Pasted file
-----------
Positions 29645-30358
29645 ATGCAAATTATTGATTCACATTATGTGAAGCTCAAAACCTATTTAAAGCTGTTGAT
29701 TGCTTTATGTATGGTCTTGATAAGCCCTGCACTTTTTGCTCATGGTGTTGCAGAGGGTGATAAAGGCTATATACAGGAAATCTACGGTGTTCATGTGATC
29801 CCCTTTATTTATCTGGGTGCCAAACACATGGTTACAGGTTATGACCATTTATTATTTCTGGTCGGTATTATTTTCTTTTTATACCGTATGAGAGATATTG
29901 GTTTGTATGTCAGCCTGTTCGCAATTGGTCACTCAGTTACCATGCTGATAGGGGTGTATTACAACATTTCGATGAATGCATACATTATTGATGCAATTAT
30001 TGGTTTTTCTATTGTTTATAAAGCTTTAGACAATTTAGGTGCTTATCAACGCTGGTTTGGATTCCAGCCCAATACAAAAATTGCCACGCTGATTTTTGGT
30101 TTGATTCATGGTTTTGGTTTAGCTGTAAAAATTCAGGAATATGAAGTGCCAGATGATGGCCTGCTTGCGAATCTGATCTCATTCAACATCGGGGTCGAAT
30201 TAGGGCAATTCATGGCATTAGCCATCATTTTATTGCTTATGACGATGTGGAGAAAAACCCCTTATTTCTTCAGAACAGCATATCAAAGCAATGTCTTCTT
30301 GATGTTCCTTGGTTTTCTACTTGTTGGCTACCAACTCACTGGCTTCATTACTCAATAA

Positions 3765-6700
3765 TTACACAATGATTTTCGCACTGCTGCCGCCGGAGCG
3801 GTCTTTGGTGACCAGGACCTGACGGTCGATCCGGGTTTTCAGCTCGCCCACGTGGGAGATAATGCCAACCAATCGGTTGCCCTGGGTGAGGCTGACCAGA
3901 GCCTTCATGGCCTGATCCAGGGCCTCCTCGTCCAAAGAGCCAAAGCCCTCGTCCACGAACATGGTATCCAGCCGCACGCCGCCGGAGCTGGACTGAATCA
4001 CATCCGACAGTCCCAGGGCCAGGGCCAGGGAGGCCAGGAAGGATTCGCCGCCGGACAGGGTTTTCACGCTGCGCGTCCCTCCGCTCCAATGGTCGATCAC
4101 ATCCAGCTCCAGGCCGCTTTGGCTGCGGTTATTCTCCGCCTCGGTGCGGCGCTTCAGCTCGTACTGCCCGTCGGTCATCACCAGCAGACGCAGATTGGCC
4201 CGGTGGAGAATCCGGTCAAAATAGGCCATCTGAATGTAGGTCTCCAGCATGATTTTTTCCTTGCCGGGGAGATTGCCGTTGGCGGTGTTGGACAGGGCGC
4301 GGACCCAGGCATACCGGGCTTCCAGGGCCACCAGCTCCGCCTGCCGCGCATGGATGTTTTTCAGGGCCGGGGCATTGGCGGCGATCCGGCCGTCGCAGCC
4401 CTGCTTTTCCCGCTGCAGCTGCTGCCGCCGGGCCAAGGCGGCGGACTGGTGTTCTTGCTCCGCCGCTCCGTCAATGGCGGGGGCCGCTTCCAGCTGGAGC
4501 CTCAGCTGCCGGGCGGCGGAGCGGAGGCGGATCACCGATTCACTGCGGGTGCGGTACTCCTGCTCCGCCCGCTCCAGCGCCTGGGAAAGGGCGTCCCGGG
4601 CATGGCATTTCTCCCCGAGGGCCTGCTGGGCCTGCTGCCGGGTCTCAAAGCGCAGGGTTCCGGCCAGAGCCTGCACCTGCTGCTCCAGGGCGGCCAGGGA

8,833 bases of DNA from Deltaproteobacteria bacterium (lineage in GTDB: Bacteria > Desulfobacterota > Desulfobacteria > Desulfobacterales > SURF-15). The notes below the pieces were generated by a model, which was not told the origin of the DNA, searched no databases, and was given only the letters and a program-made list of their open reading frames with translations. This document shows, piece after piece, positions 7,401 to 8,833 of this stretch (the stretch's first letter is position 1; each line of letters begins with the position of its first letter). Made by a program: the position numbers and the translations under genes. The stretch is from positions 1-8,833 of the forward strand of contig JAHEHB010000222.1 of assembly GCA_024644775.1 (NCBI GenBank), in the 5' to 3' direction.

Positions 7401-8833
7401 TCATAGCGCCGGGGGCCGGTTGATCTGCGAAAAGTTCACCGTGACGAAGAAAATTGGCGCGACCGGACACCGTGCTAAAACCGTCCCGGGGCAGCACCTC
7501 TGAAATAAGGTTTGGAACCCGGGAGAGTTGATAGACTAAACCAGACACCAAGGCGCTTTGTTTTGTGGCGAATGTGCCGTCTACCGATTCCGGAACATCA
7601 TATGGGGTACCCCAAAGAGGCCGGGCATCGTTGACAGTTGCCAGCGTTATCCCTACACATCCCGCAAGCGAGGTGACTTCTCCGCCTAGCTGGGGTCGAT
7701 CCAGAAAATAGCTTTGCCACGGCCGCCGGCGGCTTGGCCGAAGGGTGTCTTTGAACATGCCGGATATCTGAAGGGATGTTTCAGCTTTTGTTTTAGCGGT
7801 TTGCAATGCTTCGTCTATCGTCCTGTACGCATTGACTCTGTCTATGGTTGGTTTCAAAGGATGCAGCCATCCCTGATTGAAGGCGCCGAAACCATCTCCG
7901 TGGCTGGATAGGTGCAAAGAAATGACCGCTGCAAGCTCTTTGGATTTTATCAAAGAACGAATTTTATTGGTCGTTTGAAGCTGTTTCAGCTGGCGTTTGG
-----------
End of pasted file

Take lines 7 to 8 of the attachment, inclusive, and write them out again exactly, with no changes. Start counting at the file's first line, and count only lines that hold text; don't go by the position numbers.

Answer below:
30101 TTGATTCATGGTTTTGGTTTAGCTGTAAAAATTCAGGAATATGAAGTGCCAGATGATGGCCTGCTTGCGAATCTGATCTCATTCAACATCGGGGTCGAAT
30201 TAGGGCAATTCATGGCATTAGCCATCATTTTATTGCTTATGACGATGTGGAGAAAAACCCCTTATTTCTTCAGAACAGCATATCAAAGCAATGTCTTCTT